Monday, 16 December 2013

Stump grinding, butterfly trail management and horse movements.

The stump grinder from Acacia arrived at the fen on Thursday. We have brought it in as part of the scrub clearance experiment of Verrall's Fen. Three of 15 plots will have the scrub removed using the stump grinder, the other plots include a control plot, and the others will have their scrub removed by either tractor mowing, roundup treating or clearing saw. The reason that we are doing the scrub clearance project is to find the best way to clear the encroaching scrub on Verrall’s Fen, whilst still keeping the diversity of plant species for a tall herb fen or fen meadow habitat. The species for these habitats are currently found on Verrall’s, but the percentages of each are not as high as we would prefer.

The stump grinder in action

On the Sedge Fen, we have just started the management of the butterfly trail. The trail has been split into several sections that are to be managed in different ways. We started on the section closest to the bridge that leads onto the trail from the Sedge Fen, clearing the whole area and forking it off instead of raking so that we don't disturb the butterfly larvae that over winter in the bottom of the grass tussocks. Helen, Anita and Andy did a fantastic job of cutting and clearing. They got over twice the amount done that I had anticipated, and did a lovely job of it. I certainly can’t thank them enough.

Before the cutting of the butterfly trail

After the cutting of the butterfly trail

Forking off the cuttings

On the other side of the fen, the dividing of the breeding herd of Koniks occurred. Half of the horse herd was moved over two days by the whole ranger team and two vet teams.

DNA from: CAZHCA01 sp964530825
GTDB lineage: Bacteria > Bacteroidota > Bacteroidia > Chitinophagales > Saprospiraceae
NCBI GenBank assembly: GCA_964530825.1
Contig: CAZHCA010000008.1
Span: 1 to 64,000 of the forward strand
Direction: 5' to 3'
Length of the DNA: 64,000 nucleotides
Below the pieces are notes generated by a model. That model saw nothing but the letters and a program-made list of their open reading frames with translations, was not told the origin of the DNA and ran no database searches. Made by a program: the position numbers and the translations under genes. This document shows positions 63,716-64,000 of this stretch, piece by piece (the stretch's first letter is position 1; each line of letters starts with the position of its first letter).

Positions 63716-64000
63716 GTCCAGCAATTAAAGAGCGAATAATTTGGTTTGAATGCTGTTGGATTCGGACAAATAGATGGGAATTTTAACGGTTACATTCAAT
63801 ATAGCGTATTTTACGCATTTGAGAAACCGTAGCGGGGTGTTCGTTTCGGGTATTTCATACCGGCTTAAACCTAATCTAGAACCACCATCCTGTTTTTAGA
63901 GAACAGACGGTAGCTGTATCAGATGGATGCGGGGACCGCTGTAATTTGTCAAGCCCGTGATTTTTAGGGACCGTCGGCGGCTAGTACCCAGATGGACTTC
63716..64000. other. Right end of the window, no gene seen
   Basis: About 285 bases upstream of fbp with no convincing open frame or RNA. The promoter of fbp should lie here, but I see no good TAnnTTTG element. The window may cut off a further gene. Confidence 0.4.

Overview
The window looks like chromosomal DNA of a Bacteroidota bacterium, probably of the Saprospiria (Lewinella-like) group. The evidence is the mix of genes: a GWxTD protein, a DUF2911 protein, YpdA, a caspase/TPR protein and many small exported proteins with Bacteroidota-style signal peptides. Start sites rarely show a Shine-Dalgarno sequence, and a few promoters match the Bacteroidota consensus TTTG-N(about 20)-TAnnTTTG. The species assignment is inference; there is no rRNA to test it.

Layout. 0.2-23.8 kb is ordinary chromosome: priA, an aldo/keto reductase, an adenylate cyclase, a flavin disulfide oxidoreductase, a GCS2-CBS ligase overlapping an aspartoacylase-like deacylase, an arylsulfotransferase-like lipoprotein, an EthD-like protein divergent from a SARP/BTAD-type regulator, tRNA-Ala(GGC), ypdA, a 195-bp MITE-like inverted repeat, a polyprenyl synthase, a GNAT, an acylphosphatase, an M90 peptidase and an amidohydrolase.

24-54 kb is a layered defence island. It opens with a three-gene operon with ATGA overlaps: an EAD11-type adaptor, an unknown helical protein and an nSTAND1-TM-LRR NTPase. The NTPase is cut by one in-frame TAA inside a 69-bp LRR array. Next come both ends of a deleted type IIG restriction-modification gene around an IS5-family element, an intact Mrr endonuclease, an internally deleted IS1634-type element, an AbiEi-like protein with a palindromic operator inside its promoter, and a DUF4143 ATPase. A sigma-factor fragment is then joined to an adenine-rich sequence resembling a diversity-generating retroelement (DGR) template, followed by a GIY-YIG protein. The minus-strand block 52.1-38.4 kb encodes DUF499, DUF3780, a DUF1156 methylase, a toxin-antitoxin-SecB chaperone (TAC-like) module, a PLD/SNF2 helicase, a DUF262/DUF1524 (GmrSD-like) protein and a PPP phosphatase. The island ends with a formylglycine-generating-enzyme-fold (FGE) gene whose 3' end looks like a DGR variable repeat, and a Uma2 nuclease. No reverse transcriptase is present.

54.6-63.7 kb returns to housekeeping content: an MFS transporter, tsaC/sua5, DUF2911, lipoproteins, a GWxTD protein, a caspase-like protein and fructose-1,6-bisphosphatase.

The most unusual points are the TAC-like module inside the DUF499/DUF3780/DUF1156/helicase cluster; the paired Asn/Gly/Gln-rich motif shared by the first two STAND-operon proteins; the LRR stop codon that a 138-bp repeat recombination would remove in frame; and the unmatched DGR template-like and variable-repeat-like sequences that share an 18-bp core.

We had two vets present with their nurses. Andy, our main vet was with Carol and her team, getting the horses into pens and then onto the trailer. Whenever possible we didn’t give any anaesthetic to the horses. The vast majority managed to be moved without been given any, which is fantastic.
The horses where then moved over to an area of Harrisons on Adventurers Fen, where myself and a team where there to unload the horses into pens. Georgie, the other vet present and her nurse team were to perform the vasectomies, castrations and micro chipping of the ones who arrived. Each horse had been marked with coloured paint to ensure that no horse was to be misidentified at any point, the grazing team know every horse and I had done a lot of identification work prior to these two days, but it was better to not risk mistaking a horse for another and having the wrong horse micro chipped or castrated instead of vasectomised. I had the task of identifying each horse and informing the vets of whether they needed a micro chip, their passports filling in, and in the case of the males, if they needed to be vasectomised or castrated.
The males were either vasectomised or castrated, a process that went well for each horse, and we have had no complications with them since. A hair sample was also taken from each horse which will be sent off for DNA analysis so that we have an even greater understanding of which horses are related to each other as this years foals are yet to have their paternity tested.
This herd will now be non-breeding, whilst the 27 horses still on Bakers Fen will continue to breed. They will be moved over onto Burwell Fen hopefully in spring 2014.

Loading the horses on Bakers Fen

Unloading the horses into the pens on Harrisons

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